JYCL: Boulder, Colorado. I absolutely adore the Rocky Mountains. The slow rising but jaggedly charaterful eastern foothills of the Rockies in Boulder, which are called the Flat Irons are absolutely magnificent. Boulder has a special energy, the people there are relaxed & fun, over 300 days of sunshine a year and it’s just an all around great place to live.

KS: My favorite place is home – Manhattan! But my second favorite place is the beach – whatever the beautiful location: The Hamptons, South Africa, France…I love ocean and sand.

Who is your favorite visual artist and why?

AWS: That is a tough question. The only way to answer this would be to say that every time I walk into the waterlily room at MoMA I am left speechless. Monet’s work is breathtakingly beautiful. Every few months I go to MoMA on my own and sit in this room for an hour or so.  Actually… That might be my favourite place.

JYCL: I’m a huge fan of the visual arts in general & honestly I have way too many favorite artists encompassing all different periods & regions. But notably the paintings of the French artist, Georges Seurat, I never get tired of. He was a big part in cultivating the technique of “pointillism” & I’ve always been fascinated by it. The idea of little dots making up a bigger picture during the period he lived in just seems so ahead of his time & inventive, and his paintings are original & unforgettable.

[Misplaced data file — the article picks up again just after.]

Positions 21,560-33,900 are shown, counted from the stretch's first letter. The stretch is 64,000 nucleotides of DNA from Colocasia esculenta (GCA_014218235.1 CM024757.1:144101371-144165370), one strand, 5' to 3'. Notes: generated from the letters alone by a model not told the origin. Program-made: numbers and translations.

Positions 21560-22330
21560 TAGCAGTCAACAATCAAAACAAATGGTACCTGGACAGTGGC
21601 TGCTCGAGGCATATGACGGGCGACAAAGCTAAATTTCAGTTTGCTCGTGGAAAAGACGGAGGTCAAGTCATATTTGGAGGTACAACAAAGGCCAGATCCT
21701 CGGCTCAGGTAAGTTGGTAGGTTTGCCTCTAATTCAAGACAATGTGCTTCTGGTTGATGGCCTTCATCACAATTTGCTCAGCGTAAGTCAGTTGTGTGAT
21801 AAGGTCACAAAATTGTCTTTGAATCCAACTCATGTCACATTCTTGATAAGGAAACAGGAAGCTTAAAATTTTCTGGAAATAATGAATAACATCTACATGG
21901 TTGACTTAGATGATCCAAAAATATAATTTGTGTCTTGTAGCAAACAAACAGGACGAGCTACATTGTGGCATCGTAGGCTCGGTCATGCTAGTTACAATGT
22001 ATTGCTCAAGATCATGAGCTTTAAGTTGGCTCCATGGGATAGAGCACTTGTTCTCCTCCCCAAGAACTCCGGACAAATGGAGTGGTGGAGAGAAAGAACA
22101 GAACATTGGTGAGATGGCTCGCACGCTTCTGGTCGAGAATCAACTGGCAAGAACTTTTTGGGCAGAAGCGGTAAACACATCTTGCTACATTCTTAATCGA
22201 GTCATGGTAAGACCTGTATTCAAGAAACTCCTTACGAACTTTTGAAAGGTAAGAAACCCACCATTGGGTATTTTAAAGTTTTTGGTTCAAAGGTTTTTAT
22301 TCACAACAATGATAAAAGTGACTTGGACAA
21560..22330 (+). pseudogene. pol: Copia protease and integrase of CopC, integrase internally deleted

KS:  It’s hard to choose as I have 3 – my parents and my sister! 😉  I also like Salvador Dali (for his visionary sense of humor) and Pissarro for his rainy Paris.

Come hear Konstantin Soukhovetski, Ashley William Smith, and Jae Young Cosmos Lee in action along with Danielle Cho, Tiffany Richardson, and Rebecca Jackson for the debut performance of Sound Impact.  Please visit for more details.

ImageJae Young Cosmos lee, violin

ImageAshley William Smith, clarinet

ImageKonstantin Soukhovetski, piano

Leave a Reply

Fill in your details below or click an icon to log in: Logo

You are commenting using your account. Log Out /  Change )

Google photo

You are commenting using your Google account. Log Out /  Change )

Twitter picture

You are commenting using your Twitter account. Log Out /  Change )

Facebook photo

You are commenting using your Facebook account. Log Out /  Change )

Connecting to %s